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Alternative & Indie - Released November 24, 2017 | One Little Indian

Hi-Res Distinctions 4F de Télérama - Pitchfork: Best New Music
Flitting between cutting edge technologies and organic sensations (verging on physical), Vulnicura resuscitated the Björk of Homogenic and Vespertine. We saw a Björk who had rarely been so exposed, with her break-up from the video and visual artist Mathew Barney being at the heart of this heavy album from 2015, both in her lyrics and her musical architecture. To help her with her task, the Icelander was surrounded by two accomplices from the electro sphere: the British Bobby Krlic a.k.a. The Haxan Cloa and the young Venezuelan Alejandro Ghersi a.k.a. Arca. The latter is now at the heart of Utopia which was released this autumn. Though he joined Björk on Vulnicura once the songs had been written, this time round he worked with her from the start of the project to the point that Björk constantly insists in interviews that the record was entirely conceived by the two of them. Like with the worlds of Actress or Oneohtrix Point Never, Arca has always known how to mix the most cerebral corners of electronic music with the most physiological. In other words, you couldn’t find better reasons to wander the planet of Björk. Yes, wandering. That’s how you feel with Utopia. This master at the top of her game takes you by the hand with her unique voice, carrying you through multiple textures, sometimes thick and heavy, (Arisen My Senses) but also airy like never before (Blissing Me, Utopia). It is however in the more understated compositions that Björk is at her most convincing. But Arca is not the sole key element of this tenth studio album. The Icelander brings back her weapon of choice that hasn’t left her side since the age of 5: the flute! It’s a common thread in her mad and fantasizing work that cannot be fully digested in a single listening. Björk Guðmundsdóttir is no Taylor Alison Swift and Utopia proves this! © MD/Qobuz
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Alternative & Indie - Released January 26, 2015 | One Little Indian Records

Hi-Res Booklet Distinctions Pitchfork: Best New Music
Never one to do things timidly, with Vulnicura Björk delivers a breakup album that doesn't just express sadness -- it immerses listeners in the total devastation of heartbreak. Starting with the album cover's wound/vulva imagery, she explores the tightly linked emotional and physical pain the end of a relationship brings with an intensity that has been missing from her music for too long. As expertly as she wedded feelings and concepts on Medúlla, Volta, and especially Biophilia, hearing her sing directly about her emotions is a galvanizing reminder of just how good she is at it. For the first time in a long time, the conceptual framework of a Björk album feels like it's in service of the feelings she needs to express, and as she traces the before, during, and after of a breakup, she links Vulnicura to the most emotionally bare parts of her discography. The clearest connection is to Homogenic's electro-orchestral drama, which she updates on "Stonemilker." The way Björk sings "emotional needs" echoes "Joga"'s "emotional landscapes" and prepares listeners for the state of emergency that she's about to throw her listeners into. On "History of Touches," she inverts the hushed intimacy of Vespertine (the album that celebrated the beginning of her relationship with artist Matthew Barney, just as this one chronicles its end) with choppy synth-strings that convey the fractured sensuality of being physically close and emotionally worlds apart. However, Vulnicura's songs are often longer and more deconstructed than either of those albums, and the involvement of co-producers Arca and Haxan Cloak (who also handled most of the mixing) ensures that this is some of Björk's darkest music yet. "Lionsong" brilliantly captures the nauseating anxiety of an uncertain relationship, its warped harmonies and teetering strings evoking a high-stakes game of "he loves me, he loves me not." Even though Björk crawls out of the abyss on the album's final third, which culminates with the relatively hopeful "Quicksand," that agonizing middle section is Vulnicura's crowning achievement and crucible. The ten-minute "Black Lake" allows Björk the space to let everything unravel, and as the strings drone and the beats tower and topple, her straightforward lyrics ("You have nothing to give/Your heart is hollow") perfectly distill the moments of purging and clarity that eventually point the way out of heartache. Here and on "Family," where Haxan Cloak's claustrophobic production makes Björk's anguish (the way she sings "sorrow" contains multitudes) all the more wrenching, the purity of her expression is both highly personal and universal. Vulnicura honors her pain and the necessary path through and away from loss with some of her bravest, most challenging, and most engaging music. ~ Heather Phares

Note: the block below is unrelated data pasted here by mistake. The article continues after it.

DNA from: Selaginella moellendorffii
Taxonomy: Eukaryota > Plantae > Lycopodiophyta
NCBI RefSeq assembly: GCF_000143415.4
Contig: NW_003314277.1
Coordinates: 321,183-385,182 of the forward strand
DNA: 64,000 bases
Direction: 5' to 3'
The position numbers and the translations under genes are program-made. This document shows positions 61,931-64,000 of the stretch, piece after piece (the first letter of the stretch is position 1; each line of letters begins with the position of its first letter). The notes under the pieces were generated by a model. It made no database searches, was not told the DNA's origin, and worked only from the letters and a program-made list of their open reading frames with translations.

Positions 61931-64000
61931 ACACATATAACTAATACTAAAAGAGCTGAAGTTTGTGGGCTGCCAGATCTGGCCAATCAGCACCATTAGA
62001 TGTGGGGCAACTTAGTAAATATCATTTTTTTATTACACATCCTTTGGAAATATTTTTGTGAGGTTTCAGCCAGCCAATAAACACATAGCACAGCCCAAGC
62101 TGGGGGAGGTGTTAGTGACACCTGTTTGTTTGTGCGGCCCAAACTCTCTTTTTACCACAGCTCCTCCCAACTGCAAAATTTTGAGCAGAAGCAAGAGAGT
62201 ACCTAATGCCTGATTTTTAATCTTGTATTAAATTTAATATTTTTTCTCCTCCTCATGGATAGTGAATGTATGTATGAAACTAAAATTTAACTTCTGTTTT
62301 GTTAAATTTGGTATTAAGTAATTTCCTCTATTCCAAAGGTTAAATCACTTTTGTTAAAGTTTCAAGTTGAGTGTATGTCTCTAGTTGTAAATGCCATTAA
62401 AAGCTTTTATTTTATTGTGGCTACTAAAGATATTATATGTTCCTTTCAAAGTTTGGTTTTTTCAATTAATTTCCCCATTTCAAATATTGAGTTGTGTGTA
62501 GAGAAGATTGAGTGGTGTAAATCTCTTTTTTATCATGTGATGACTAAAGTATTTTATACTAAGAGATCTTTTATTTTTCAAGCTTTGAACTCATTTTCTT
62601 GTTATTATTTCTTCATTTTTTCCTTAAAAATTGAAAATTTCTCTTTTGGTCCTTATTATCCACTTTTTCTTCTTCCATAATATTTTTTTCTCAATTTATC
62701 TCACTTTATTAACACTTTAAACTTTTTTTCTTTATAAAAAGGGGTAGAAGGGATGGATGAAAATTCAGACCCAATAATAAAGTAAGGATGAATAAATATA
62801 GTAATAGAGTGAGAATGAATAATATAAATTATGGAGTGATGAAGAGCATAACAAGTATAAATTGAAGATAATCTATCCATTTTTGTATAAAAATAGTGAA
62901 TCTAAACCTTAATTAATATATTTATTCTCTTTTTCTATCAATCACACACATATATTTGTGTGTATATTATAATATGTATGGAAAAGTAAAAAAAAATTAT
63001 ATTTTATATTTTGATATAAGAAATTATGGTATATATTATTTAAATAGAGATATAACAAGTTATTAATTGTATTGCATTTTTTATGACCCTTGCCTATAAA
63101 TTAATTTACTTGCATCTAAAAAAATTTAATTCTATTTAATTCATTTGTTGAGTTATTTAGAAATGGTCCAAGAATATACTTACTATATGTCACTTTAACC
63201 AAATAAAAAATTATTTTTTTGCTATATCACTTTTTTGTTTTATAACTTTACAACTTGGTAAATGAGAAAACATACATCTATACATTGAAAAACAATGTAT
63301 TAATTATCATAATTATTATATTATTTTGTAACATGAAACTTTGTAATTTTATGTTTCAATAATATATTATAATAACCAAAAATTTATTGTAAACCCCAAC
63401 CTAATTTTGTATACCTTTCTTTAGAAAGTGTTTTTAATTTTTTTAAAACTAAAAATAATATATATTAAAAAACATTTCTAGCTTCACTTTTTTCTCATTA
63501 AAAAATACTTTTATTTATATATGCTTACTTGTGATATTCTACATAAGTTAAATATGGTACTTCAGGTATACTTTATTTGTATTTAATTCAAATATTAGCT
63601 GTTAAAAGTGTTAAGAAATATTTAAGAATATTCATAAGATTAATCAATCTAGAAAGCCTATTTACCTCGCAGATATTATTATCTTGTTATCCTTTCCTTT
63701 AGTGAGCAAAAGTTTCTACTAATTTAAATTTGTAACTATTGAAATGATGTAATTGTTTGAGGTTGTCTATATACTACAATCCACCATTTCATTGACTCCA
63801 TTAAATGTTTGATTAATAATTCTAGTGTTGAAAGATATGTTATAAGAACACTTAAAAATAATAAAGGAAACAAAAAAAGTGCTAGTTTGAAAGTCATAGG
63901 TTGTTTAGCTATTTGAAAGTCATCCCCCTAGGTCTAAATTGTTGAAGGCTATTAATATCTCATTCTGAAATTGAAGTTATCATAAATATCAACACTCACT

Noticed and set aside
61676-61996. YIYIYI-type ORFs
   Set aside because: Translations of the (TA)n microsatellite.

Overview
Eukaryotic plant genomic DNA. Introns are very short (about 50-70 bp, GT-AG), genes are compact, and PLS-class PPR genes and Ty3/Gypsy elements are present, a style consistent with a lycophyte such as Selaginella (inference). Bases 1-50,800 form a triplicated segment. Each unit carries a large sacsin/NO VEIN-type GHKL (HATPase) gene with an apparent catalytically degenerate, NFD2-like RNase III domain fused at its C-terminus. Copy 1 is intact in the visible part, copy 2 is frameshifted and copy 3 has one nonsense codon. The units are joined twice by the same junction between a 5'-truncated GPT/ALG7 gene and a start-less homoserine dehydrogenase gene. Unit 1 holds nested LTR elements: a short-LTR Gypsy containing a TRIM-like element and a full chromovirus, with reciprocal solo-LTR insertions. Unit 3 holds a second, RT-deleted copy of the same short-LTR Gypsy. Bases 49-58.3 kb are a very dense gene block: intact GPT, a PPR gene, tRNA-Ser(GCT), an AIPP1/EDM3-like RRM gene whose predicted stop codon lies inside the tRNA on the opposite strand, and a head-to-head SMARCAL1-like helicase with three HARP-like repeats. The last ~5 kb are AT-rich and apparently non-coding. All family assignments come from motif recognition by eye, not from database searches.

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Alternative & Indie - Released November 19, 2012 | One Little Indian Records